Nuts! is a new animated documentary about John R. Brinkley (1885-1942), a man with a store-bought medical degree who claimed that goat testicle transplants could cure impotence. This “goat gland doc” parlayed his fame and notoriety through the new medium of radio in the 1920s to almost win the governorship of Kansas in 1930. Filmmaker Penny Lane’s quirky documentary about Brinkley uses an intriguing structure to tell of his rise and… well, let’s spoil the story for you.
Suffice to say the medical establishment, then very much in the process of establishing itself in the American Medical Association, looked upon Brinkley with some dubiousness. While Brinkley rose to fame in Kansas, he eventually expanded his empire into Texas and Arkansas. It was in the latter state, as Albert J. Schneider tells it, that actual doctors sought to ensure that patients who walked into a “medical” office weren’t heading into a den of quackery.
By the late 1930s, Brinkley had expanded his treatments to cancer-fighting toothpaste and other alleged miracle formulas. He made an enormous fortune at it, and was perhaps the most successful quack of an era overrun with medical fads.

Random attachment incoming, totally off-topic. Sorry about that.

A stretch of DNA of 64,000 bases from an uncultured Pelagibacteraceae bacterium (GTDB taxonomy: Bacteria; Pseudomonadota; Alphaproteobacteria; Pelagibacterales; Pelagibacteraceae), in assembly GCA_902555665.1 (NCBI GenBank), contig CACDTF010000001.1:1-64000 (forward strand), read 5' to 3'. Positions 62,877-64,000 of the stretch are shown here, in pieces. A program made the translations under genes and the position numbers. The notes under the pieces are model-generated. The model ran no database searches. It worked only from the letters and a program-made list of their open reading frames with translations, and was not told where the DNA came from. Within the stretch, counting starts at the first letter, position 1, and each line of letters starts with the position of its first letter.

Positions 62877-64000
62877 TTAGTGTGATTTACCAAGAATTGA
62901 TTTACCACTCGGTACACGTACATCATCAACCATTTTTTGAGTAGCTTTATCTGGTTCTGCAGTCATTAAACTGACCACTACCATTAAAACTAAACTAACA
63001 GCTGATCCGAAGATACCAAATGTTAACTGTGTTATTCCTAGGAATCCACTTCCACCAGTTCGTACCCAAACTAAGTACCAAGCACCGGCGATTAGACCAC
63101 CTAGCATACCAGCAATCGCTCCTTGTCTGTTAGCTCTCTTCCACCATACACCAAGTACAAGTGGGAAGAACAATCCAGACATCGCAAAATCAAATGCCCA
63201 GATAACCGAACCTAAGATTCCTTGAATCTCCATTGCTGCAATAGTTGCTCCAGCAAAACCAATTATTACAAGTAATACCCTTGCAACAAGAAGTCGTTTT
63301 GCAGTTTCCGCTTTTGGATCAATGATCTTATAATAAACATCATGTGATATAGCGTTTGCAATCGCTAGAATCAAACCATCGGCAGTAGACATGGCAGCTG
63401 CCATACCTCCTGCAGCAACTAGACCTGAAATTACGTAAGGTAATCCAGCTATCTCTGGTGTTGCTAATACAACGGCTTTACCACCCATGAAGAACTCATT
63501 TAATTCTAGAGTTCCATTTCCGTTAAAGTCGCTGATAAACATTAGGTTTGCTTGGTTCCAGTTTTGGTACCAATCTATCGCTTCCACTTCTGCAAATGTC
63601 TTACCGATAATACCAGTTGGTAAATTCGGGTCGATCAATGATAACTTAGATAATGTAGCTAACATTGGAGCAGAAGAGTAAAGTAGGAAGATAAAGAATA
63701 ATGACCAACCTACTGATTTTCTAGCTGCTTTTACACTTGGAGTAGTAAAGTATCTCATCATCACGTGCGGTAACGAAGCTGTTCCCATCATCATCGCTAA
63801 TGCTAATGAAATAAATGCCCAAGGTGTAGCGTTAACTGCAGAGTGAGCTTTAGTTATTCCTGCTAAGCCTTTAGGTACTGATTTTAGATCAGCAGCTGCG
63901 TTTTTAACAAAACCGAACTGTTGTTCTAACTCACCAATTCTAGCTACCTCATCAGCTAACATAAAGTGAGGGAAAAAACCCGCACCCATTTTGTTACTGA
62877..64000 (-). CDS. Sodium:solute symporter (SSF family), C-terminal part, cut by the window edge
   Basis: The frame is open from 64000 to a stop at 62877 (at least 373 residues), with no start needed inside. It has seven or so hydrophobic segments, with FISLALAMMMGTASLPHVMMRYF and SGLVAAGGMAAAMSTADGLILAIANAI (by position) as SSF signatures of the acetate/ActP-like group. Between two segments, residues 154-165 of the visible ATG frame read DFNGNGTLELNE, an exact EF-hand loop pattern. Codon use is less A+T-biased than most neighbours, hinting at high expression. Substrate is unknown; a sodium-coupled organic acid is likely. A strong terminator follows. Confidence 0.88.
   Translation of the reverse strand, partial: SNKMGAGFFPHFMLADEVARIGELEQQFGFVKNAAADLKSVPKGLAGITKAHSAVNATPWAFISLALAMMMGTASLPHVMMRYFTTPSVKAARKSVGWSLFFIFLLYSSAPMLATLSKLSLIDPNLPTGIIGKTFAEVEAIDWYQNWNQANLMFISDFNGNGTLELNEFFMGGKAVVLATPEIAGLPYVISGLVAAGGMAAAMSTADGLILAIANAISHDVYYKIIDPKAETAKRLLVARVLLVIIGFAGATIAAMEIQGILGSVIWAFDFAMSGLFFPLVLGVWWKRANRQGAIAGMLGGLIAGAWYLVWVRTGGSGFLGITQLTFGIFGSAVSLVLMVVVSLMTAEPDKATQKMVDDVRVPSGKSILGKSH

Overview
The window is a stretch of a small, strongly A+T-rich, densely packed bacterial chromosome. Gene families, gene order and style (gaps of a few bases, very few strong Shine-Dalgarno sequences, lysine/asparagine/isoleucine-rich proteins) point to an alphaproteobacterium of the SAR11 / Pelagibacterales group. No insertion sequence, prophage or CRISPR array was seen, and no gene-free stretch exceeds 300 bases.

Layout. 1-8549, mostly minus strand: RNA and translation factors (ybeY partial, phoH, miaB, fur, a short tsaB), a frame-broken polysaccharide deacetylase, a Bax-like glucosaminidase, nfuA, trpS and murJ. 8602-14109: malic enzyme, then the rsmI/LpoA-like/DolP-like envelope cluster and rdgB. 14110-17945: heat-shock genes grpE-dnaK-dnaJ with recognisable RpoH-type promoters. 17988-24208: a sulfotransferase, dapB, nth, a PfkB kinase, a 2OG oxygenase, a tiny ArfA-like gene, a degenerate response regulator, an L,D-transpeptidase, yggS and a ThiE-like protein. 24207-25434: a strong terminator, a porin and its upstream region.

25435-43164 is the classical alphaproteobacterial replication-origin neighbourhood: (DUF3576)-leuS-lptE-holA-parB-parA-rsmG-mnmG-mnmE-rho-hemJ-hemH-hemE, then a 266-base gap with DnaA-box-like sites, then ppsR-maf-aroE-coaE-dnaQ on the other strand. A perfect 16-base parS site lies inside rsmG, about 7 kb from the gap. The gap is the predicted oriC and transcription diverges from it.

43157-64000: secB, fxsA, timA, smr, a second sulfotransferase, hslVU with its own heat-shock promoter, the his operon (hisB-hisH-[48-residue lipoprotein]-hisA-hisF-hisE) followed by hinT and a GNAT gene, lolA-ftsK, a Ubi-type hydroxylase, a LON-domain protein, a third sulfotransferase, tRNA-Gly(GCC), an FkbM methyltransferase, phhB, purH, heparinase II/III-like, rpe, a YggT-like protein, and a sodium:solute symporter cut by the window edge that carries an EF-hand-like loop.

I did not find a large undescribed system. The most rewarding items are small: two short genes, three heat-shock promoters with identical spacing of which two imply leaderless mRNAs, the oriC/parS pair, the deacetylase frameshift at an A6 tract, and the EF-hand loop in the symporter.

Brinkley proscribed medicine over the radio through a network of pharmacists (and charged much more than average). He spoke about sexuality and its discontents with an unusual frankness, referring on-air to the prostrate as “that troublesome old cocklebur.” Schneider argues that Arkansas’s MDs thought of Brinkley in the same way. Yet Brinkley’s degree from the Eclectic Medical University of Kansas City was initially enough to allow him to practice in Arkansas. In fact, eight states recognized the EMU “diploma mill.”
In Arkansas, Brinkley’s prostate treatment was his best-seller. After all, he claimed it was a cure for “high blood pressure, hardening of the arteries, impotency, epilepsy, locomotor ataxia, constipation, diseases of the stomach, bowels, and kidneys, dementia praecox, neurasthenia, and sterility caused by mumps.” Part of the treatment for fixing that troublesome old cocklebur involved Formula 1020, a blue liquid which he also claimed could be taken in lieu of actual goat gland surgery.
Schneider calls Brinkley’s phenomenally enriching scams “a crisis of dramatic proportions” that shook the medical profession out of its laissez-faire attitude. Regulation like this almost always comes from excess: by 1937, Arkansas had a medical malpractice act, official licensing boards, and a Basic Science Act which mandated candidates for medical licensing be tested in what we would now call… basic medicine.